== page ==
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Antiquities Circle Lecture

when


  • Tuesday
  • November 5, 2019
  • 6:30 pm - 8:00 pm

location


description


Ancient Entanglements: Lessons in Cultural Diversity

 

Ancient societies, from the dawn of history to the fall of the Western Roman Empire, were culturally entangled in many significant ways. From forms of writing to long-distance trade, via migration and intermarriage, to art and religion, ancient cultures were interconnected with and drew inspiration from each other. In this lecture Dr. Branko van Oppen will discuss the importance of understanding ancient cultural diversity for the present-day.

Dr. Branko van Oppen is an ancient historian specialized in queenship during the period from Alexander the Great to Cleopatra. He received his PhD from CUNY [or: The City University of New York], where he studied with Sarah Pomeroy; he has over a decade of wide-ranging teaching experience in the U.S. and his native country The Netherlands; and he has worked for five years at the Allard Pierson Museum, which holds the archaeological collection of the University of Amsterdam. Dr. van Oppen’s academic interests further include clay seal impressions, animals in ancient material culture, and Romano-Egyptian mummy portraits, as well as art history and ancient religion.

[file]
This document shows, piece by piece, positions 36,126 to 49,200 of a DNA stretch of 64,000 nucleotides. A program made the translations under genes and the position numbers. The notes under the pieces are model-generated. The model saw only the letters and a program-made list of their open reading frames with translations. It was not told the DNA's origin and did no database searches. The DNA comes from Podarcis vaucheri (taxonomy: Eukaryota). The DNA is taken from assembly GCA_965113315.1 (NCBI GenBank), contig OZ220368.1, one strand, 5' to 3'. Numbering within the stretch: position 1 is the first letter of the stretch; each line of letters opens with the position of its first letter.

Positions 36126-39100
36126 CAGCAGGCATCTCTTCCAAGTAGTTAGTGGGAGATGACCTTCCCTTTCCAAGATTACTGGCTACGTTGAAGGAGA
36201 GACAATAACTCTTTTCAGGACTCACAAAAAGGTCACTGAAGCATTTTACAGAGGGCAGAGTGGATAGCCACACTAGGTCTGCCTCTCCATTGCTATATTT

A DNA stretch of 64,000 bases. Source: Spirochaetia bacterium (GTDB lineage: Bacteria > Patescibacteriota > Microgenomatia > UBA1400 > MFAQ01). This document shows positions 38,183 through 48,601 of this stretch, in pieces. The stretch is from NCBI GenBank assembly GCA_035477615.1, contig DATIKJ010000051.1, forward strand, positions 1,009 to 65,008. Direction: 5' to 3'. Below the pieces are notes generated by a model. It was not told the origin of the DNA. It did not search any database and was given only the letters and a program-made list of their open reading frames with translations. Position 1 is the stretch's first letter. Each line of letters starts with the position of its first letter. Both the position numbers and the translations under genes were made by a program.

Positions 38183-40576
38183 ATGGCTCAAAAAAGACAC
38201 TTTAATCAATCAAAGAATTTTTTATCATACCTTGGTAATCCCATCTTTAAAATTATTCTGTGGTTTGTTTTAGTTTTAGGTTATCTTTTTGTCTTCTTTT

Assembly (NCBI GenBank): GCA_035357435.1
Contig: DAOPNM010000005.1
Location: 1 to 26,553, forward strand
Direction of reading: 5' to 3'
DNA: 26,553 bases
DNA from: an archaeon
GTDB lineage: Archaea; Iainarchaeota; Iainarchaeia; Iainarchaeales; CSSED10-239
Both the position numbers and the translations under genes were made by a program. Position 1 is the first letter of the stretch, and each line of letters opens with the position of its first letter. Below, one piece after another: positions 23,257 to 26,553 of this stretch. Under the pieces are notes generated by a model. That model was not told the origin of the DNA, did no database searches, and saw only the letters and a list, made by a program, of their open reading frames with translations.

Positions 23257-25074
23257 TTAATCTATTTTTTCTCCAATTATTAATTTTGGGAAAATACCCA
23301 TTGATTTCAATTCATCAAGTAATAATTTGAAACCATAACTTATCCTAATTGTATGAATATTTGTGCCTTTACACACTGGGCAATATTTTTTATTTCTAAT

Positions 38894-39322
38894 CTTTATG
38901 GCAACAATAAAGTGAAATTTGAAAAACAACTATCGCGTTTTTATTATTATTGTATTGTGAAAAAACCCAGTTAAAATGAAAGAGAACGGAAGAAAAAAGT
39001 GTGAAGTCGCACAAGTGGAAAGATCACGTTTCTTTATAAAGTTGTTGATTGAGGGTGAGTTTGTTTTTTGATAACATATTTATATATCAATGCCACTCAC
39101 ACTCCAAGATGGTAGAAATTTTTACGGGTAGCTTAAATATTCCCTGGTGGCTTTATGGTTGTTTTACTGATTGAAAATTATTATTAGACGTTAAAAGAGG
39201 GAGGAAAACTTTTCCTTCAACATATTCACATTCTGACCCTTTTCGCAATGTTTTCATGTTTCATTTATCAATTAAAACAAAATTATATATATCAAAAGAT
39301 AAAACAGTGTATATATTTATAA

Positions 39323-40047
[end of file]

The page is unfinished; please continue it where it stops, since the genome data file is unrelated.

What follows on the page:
The Antiquities Circle presents lectures throughout the year that celebrate the Museum’s collection of Ancient Greek and Roman antiquities. We draw in scholars from around the country to discuss their expertise or share new discoveries in ancient art.

Join Antiquities Circle

  • Art+ Members:Free
  • Students (with valid ID):Free
  • Not-Yet Members:Free with regular Museum admission

Join us for a brief reception with light bites and drinks available for purchase at 6:30p. Lecture begins at 7p.

Register Now

Museum Members may RSVP to Education@TampaMuseum.org

Questions? Contact us at Education@TampaMuseum.org or 813.421.6631

Image: Sphageion (Funerary Vessel), South Italian, Canosan, 3rd century BC. Ceramic; H. 70 cm. Tampa Museum of Art, Gift of William Suddaby, 2002.016.a–.f.